Medline ® Abstract for Reference 75
of 'Chemotherapy hepatotoxicity and dose modification in patients with liver disease'
Phase I-II clinical and pharmacologic studies of high-dose cytosine arabinoside in refractory leukemia.
Kantarjian HM, Estey EH, Plunkett W, Keating MJ, Walters RS, Iacoboni S, McCredie KB, Freireich EJ
Am J Med. 1986;81(3):387.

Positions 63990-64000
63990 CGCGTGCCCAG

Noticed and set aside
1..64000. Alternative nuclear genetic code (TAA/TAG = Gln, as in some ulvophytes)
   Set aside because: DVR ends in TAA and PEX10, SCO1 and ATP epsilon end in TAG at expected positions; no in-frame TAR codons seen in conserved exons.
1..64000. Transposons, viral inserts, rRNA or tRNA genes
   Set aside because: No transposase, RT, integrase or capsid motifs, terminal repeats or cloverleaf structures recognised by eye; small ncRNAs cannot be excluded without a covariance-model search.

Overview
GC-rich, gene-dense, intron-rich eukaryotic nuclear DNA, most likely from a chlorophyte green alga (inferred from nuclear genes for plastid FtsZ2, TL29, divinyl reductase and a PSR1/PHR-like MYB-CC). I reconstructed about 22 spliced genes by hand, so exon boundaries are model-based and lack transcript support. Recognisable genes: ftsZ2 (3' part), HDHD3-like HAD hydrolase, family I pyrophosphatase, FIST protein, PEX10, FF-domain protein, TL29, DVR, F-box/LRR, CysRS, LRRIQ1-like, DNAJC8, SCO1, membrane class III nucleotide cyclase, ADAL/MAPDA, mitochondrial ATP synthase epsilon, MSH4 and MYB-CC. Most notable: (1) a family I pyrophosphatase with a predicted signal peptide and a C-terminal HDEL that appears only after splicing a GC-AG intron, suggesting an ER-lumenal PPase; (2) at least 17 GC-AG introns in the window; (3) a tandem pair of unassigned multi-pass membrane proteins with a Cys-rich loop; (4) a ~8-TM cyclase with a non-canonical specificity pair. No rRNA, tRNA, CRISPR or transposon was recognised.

Sixty-four patients with refractory acute leukemia were treated with high-dose cytosine arabinoside given at a dosage of 3 g/m2 intravenously over two hours every 12 hours for four to 12 doses, repeated at two- to three-week intervals. Complete remissions were observed in 16 patients (25 percent), and the median duration of remission was three months (range, one to 10 months). Remission rates were similar for patients with acute myelogenous and acute lymphocytic leukemia (24 and 27 percent, respectively). Response rates were significantly higher in patients with initial remission durations of more than six months than in those with shorter remissions or those in whom there was no response to front-line therapy (41 and 9 percent; p less than 0.01). Similarly, patients with disease sensitive to conventional cytosine arabinoside had higher response rates than did those with resistant disease (54 and 17 percent; p = 0.03). Serial in vivo measurements of intracellular concentrations of the active metabolite of cytosine arabinoside in peripheral blasts following the initial dose demonstrated considerable individual variation. Favorable intracellular pharmacology of this active metabolite, manifested by its higher intracellular concentrations 12 hours after the first dose, by longer half-lives of active metabolite levels, and by higher values of the measured area under the curve of its accumulation and retention, was associated with higher response rates. Central nervous system toxicity occurred in 24 percent of patients, and pulmonary toxicity occurred in 22 percent; both were dose-limiting and dose-related. Other toxicities included nausea, vomiting, diarrhea, conjunctivitis, photophobia, cytosine arabinoside fever, skin rashes, and hepatic dysfunction. Response rates were similar for schedules utilizing four to six doses at two-week intervals or nine doses at three-week intervals (27 percent versus 25 percent). The schedule of 12 doses had a more rapid antileukemic effect but resulted in significantly higher toxicity and mortality rates during therapy with a similar overall response rate (21 percent). Thus, high-dose cytosine arabinoside is an effective regimen with substantial toxicity in patients with acute leukemia.